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Blue Cross and/or Blue Shield insurance companies are franchisees, independent of the association (and traditionally each other), offering insurance plans within defined regions under one or both of the association's brands. Blue Cross Blue Shield insurers offer some form of health insurance coverage in every US state. They also act as administrators of Medicare in many states or regions of the U.S., and regularly can be found providing group coverage to state government employees, as well as the U.S. Federal government under a nationwide option of the Federal Employees Health Benefit Plan (FEHBP) established by the association on their behalf. Thus a strong bond exists between the Blue Cross Blue Shield system and health insurance policy-making bodies at the highest levels of government in the United States.

Though historically "Blue Cross" was used for hospital coverage while "Blue Shield" was used for medical coverage, today that split only exists for traditional health insurance plans in eastern Pennsylvania, where Independence Blue Cross (Philadelphia) and Blue Cross of Northeastern Pennsylvania each have joint marketing agreements with Highmark Blue Shield (Pittsburgh) for their separate hospital and medical plans. However, Independence Blue Cross, like most of its sister Blue Cross-Blue Shield companies, cover most of their customers under managed care plans such as HMOs and PPOs which provide hospital and medical care in one policy. In most of the country (including western Pennsylvania), one insurer operates under both brands; in the remaining places (including California and central Pennsylvania), the Blue Cross and Blue Shield brands belong to competing insurers. Blue Cross of Idaho even displays the Blue Shield logo alongside the Blue Cross logo, in direct competition with Regence BlueShield of Idaho. Both brand names are used in both CamelCase and traditional forms by both the association and its member insurers, though some members prefer one form or the other.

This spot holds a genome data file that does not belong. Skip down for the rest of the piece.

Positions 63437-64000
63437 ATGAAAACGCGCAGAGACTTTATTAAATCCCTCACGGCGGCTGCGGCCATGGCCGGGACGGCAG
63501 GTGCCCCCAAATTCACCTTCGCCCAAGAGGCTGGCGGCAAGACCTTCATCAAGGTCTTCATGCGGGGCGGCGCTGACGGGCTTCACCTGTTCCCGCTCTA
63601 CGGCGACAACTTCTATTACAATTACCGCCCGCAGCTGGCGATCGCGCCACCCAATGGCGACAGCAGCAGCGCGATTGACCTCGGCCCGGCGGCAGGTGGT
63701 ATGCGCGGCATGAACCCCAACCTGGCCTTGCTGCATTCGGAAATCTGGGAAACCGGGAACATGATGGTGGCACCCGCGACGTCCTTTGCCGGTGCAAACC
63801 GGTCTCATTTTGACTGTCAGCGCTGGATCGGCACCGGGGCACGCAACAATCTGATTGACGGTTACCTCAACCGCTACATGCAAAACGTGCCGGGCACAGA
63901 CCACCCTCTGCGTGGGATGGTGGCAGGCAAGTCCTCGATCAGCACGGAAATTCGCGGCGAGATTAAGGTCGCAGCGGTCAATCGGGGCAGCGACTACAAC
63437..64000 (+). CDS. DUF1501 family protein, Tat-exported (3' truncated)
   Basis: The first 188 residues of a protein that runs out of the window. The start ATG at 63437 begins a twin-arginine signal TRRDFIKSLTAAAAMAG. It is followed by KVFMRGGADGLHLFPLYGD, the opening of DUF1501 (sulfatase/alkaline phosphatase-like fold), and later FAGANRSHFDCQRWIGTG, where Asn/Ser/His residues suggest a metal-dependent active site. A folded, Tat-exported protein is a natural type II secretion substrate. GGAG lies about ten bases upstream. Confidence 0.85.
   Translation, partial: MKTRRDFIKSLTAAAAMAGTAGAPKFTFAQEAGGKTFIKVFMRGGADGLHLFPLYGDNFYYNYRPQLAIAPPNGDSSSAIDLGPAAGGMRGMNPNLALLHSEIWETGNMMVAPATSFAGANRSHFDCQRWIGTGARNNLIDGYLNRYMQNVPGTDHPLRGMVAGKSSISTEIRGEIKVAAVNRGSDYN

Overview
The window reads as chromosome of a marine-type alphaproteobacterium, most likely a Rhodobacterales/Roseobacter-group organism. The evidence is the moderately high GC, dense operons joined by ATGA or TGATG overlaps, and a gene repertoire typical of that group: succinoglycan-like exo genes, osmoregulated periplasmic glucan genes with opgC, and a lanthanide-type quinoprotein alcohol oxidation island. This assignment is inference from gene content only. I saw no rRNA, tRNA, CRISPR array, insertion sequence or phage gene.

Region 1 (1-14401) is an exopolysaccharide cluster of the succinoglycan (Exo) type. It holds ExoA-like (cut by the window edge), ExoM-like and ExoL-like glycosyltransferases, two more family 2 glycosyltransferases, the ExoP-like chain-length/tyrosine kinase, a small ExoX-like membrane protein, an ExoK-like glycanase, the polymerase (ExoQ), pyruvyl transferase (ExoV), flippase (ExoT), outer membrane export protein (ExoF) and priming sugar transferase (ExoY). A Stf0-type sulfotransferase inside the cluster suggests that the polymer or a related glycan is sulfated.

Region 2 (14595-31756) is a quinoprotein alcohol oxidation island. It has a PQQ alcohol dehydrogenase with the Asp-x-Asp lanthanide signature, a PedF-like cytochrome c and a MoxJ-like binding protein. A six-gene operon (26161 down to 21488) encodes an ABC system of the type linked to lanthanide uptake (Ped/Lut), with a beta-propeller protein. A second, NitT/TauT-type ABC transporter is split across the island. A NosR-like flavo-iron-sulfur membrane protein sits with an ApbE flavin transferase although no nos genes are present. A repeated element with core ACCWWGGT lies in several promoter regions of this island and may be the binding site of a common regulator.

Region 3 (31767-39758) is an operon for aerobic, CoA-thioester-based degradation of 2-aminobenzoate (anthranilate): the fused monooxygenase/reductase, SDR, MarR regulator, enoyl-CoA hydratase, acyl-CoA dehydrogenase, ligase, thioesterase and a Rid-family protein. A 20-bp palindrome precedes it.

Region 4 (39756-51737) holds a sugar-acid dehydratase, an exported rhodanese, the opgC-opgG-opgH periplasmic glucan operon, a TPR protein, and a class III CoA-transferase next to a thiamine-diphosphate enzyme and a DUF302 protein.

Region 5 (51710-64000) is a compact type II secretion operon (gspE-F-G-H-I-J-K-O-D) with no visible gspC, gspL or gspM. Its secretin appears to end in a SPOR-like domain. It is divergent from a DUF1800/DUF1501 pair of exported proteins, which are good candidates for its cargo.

Some of the state plans have been merged to achieve economies of scale. Many plans are administered by not-for-profit organizations, while others are for-profit companies. (Though all Blue Cross Blue Shield plans must pay Federal income tax under the Tax Reform Act of 1986, some plans are still considered not-for-profit at the state level.) The 14-state WellPoint is the largest Blue Cross Blue Shield member, and is a publicly traded company. Other multi-state organizations include CareFirst in the Mid-Atlantic and The Regence Group in the Pacific Northwest. The largest non-investor owned member is Health Care Service Corporation (HCSC), which operates four Blue Cross and Blue Shield Plans in the Midwest and Southwest.

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review by . February 07, 2009
Disclaimers:   I've just acquired insurance with them and have yet to actually visit a doctor, so I cannot comment on claims processing, finding a doctor, or the countless other aspects of health insurance. This is my first time getting independent health insurance outside of a job or a family plan. I bought Blue Shield based almost entirely on price. I'm a fairly healthy 24-year-old with no previous medical conditions besides the occasional allergy, so I figured I'd just get the stop-gap …
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